SETMAYER: Not OK. I think that that is certainly racial. And it just goes along with other racial things that he's been attributed to saying. Let's not forget that the one -- someone who used to work for him, John Donnelly, I think his name was wrote in a book ,that Donald Trump said that he didn't like blacks counting his money because blacks had a trait that was lazy.

So, you know, Donald Trump has never disputed that. That was in a book in 1991. He didn't sue that guy but, you know, and he could have for defamation or whatever if that was true, if he was offended by that. Black dealers sued him when he owned casinos in Atlantic City for racial discrimination at work because it was known that they would pull black dealers off of the floor. So when he came there, and also when big rollers came in, there is a litany of things that Donald Trump has said in his career that has been racial.

So, it wouldn't surprise me, a, if this tape existed. If he come into fact that he would come up with that is interesting. And if that tape did exist, we'll never see the light at day because guess what? Mark Burnett doesn't own it, it's owned by MGM. And they have to get Donald Trump's permission to release any of that out take or footage.

BURNETT: All right.

SETMAYER: So that's why we're never going to see that tape --

BURNETT: Thank you both. And, by the way, the point that you just raise, Tara, about the former casino employee --

SETMAYER: Yes. BURNETT: -- who run the casino who said that he called black lazy.


BURNETT: So he's going to be on the show next and going to be talking in detail about that.

SETMAYER: We haven't even know that.

BURNETT: Jack O'Donnell was his name and he is going to be out front.

Plus, the breaking news, four important primaries across the country today. Could Republican Governor Scott Walker be in danger after tonight?


[19:31:34] ERIN BURNETT, CNN HOST: New tonight, the Trump campaign filing an arbitration action against Omarosa, claiming her book and book tour are violating an NDA. That's a confidentiality agreement.

It comes after the "Washington Post" reported that Omarosa was offered $15,000 a month by the Trump campaign to keep quiet after she was fired from her White House job and that money added up to $180,000 a year, which, of course, was the top salary at the White House, which she was being paid.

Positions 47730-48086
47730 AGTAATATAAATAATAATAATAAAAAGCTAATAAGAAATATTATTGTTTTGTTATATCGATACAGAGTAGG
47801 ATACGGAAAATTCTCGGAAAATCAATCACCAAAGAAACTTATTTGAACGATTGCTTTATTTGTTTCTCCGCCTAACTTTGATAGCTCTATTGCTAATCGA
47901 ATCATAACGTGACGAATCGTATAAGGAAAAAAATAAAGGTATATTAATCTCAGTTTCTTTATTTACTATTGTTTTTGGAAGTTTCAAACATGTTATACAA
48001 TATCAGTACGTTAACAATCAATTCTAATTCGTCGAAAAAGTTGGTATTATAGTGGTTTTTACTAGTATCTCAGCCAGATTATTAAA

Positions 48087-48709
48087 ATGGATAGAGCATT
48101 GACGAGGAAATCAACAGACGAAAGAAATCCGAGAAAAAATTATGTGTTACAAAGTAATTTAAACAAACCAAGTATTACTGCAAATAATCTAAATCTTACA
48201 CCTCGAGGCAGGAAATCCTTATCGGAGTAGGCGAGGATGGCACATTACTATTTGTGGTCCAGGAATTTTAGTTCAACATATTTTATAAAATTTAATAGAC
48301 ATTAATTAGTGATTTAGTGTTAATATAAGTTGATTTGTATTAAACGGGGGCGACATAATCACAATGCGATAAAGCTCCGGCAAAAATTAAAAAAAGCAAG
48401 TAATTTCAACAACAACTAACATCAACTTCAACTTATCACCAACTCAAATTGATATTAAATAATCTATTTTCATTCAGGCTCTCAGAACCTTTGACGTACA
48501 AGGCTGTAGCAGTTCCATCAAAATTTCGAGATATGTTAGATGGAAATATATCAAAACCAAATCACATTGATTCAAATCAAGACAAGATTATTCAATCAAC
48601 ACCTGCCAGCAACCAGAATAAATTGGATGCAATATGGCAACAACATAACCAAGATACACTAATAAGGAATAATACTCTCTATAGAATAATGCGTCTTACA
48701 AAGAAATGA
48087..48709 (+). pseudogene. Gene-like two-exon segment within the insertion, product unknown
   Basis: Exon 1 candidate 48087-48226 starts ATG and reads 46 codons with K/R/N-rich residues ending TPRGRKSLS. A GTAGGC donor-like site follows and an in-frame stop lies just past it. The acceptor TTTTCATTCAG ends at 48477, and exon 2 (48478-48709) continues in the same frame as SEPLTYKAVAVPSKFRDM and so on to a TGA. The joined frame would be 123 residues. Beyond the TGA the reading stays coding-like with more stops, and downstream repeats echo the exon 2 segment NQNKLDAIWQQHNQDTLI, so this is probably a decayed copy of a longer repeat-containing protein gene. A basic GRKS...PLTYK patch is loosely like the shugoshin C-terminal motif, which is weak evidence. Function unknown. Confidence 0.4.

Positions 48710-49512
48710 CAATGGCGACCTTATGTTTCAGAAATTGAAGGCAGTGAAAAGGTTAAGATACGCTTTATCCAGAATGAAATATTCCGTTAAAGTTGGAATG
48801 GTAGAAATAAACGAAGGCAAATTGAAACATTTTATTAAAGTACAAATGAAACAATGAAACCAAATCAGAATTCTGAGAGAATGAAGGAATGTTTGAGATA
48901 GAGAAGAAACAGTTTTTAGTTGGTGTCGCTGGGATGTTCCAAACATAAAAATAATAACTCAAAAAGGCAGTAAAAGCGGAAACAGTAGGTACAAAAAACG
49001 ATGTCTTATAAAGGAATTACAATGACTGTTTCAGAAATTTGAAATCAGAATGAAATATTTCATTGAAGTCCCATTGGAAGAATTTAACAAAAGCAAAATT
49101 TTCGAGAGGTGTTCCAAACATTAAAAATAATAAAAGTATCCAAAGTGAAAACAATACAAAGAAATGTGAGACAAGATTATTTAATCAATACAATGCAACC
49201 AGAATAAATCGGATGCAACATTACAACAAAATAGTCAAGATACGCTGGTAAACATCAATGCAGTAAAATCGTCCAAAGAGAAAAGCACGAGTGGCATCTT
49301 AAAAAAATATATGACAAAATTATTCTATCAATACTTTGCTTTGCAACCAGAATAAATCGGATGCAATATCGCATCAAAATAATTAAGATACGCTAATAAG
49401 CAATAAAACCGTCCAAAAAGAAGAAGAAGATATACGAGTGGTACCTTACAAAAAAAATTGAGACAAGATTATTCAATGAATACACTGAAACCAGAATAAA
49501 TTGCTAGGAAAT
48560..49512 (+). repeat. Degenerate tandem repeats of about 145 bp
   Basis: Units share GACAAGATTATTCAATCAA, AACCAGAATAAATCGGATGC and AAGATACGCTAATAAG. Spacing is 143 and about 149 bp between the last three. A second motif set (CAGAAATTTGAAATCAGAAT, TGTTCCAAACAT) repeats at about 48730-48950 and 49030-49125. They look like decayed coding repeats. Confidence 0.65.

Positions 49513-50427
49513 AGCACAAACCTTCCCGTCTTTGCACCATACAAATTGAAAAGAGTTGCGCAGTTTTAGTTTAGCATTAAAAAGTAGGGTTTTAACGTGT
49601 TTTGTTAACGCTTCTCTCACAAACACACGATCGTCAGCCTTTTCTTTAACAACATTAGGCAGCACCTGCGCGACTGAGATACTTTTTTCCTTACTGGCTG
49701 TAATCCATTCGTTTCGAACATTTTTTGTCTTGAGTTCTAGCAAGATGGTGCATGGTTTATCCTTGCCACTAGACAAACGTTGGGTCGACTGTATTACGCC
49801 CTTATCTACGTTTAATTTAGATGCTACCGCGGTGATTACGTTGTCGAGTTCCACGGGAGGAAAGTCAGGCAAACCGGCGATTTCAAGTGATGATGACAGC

OUTFRONT now, former president and chief operating officer of Trump Plaza Hotel and Casino, Jack O'Donnell. He's also the author of the book "Trumped: The Inside Story of Donald Trump - His Cunning Rise and Spectacular Fall".

Jack, good to have you back.

So, when you learned -- you say that when Trump learned, you were writing this book, right? You were writing this book back in 1990, then one of his lawyers reached out, tried to pay you off. Tell me what happened.

JACK O'DONNELL, FORMER PRESIDENT & CHIEF OPERATING OFFICER, TRUMP PLAZA HOTEL & CASINO: Well, he didn't just reach out, Erin. And thank you for having me.

Unannounced at my office. I was working for Merv Griffin by then, the attorney showed up at my office, walked in unannounced and said he wanted to talk to me. He said we have heard about the book. We want to know what we can do to, you know, to have you kill it. What do you need?

And I said -- I said, Joe, I don't need anything. I said, the book is way beyond that point and I need to write this book anyhow to set the record straight on a few issues. But he clearly was offering money.



O'DONNELL: -- kill the publication of the book.

BURNETT: So, you say in addition to that, and I presume, you know, you are saying it was very clear, but obviously, it doesn't seem like it was explicit in terms of amount or anything like that. But you also received threats, warnings.

What were they? Are these things that you think Omarosa should be thinking about now?

O'DONNELL: Well, immediately, you know, during that conversation, when he realized that I would not take money, the threats started right then and there, face to face. The attorney then told me that he was sorry, you know, that that was my position and that what they were going to do next was that they were going to go on a campaign to try to ruin my marriage by creating stories that I was having affairs. They also went on to say that they were going to ruin my career professionally and they were going to try to try my business ethics into a customer who was allegedly an organized crime member and made it very clear to me that they were going to ruin my life, you know, right then and there.

After that time -- and I did report that to the Division of Gaming Enforcement in New Jersey the next day --


O'DONNELL: -- because I thought the threats were so serious. But the threats didn't stop after that, Erin. They continued. I got not only anonymous threats, but I was told by another executive in the organization to be careful, that I was being followed 24/7, that they were going to do anything that they could to get their hands on that manuscript.

BURNETT: And obviously you did go ahead and publish it. I mean, Omarosa now has gone ahead with her book, which, you know, look, there appear to be some serious factual errors in there but she does have tapes which have come out and raised questions. The president has responded by calling her a loser a low life and a dog among other things.